Thomas M. Scott. “Northern Liberties & Spring Garden/Water Works.”
Philadelphia: P.S. Duval & Co., ca. 1852. 17 1/4 x 25 1/8 (image) plus full margins. Lithograph by C. C. Kuchel. Original hand color. Multiple marginal repairs. Print has been backed with Japan paper. Else, good condition. Ref.: Wainwright, p. 174; Deak: 637; Prints of Philadelphia: 175. A/A
Several of the most celebrated and rarest nineteenth-century Philadelphia prints were the work of the Philadelphia lithographer P.S. Duval. From about 1835 until his retirement in 1869, Duval dominated the city’s energetic printmaking scene publishing numerous lithographic portraits, periodical illustrations, and historical works. Duval was a prominent local citizen and a spirited businessman, being the only lithographer to be admitted to the city’s Board of Trade before the Civil War. He was also an innovator, the first to adapt steam power to the running of all his presses, and one of the early enthusiasts for the possibilities of printing in color. A final key ingredient to Duval’s success was his ability to attract the very best lithographic artists to work for him.
Duval did not publish so many Philadelphia views as did other local firms in the mid-century. But the four ambitious views of the city that he did produce in the early 1850s are of the finest quality and are now perhaps the most prized 19th-century prints of their type. They exhibit the artistic talent and technical skill that helped to create Duval’s commanding reputation. Duval must not have printed very many of these impressive prints, for they are now among the least seldom seen of all the wonderful 19th-century views of Philadelphia.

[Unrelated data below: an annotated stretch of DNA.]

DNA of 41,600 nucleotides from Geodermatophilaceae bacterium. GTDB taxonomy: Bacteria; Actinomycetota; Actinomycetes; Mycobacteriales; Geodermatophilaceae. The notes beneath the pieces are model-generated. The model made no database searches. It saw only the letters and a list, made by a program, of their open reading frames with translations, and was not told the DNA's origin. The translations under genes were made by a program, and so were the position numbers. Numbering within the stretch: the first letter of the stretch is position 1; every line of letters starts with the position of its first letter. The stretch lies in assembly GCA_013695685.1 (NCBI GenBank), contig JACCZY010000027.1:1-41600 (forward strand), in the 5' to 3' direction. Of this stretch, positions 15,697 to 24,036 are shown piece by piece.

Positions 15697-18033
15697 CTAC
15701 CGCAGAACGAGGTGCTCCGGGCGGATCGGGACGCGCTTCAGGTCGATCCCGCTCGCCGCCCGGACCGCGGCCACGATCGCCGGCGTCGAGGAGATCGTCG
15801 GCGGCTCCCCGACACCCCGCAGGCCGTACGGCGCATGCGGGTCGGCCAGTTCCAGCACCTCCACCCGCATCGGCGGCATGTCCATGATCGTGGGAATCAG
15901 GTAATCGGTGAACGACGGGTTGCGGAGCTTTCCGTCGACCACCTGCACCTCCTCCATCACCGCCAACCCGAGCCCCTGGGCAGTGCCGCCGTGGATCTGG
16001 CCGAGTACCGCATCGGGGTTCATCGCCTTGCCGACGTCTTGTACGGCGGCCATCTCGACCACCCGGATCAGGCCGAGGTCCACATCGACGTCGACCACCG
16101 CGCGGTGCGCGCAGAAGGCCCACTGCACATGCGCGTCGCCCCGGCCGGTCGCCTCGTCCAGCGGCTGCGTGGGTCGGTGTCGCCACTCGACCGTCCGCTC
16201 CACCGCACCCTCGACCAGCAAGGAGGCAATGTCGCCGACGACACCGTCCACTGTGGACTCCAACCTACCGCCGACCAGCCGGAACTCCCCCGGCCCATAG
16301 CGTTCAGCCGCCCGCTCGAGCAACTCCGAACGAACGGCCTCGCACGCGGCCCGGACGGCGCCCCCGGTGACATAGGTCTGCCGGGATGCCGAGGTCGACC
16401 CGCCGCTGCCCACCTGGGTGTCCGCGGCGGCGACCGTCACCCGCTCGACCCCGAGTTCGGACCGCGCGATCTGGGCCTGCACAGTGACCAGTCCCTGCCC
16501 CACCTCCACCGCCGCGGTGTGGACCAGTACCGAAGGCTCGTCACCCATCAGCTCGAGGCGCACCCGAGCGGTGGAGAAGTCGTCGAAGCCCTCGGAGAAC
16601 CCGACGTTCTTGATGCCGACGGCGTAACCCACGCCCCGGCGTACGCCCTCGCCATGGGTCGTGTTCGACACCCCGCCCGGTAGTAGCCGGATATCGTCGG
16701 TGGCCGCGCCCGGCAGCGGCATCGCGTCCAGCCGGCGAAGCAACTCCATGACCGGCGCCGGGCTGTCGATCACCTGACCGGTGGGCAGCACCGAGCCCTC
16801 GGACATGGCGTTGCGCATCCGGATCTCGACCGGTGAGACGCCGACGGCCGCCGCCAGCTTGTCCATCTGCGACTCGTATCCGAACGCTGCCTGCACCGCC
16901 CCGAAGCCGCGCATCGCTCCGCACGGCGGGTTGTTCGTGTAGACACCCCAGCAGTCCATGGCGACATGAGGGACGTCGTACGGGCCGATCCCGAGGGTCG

This attractive view of the shores of the Schuylkill is one of these four prized prints. The subject is the dignified neo-Egyptian water works for the Northern Liberties and Spring Garden. These districts of Philadelphia County built their own water system because they felt there was an unfair surcharge for water from the Fairmount system. Interestingly, the artist of this print was a commissioner for the Northern Liberties. The structure was built about a mile above Fairmount and was completed in 1845. Water was pumped from here to a reservoir located near Girard College. In the print several incidental figures stroll by, a man pumps water perhaps for his waiting horse, and a canal boat is seen passing in the far distance. As is the case with the others of the Duval prints, these encounters with daily life add pleasing human interest, as well as valuable information about the economic and social patterns of the day. The subject here is one of the highlights of Philadelphia economic history, the development of the waterworks in the early part of the nineteenth century.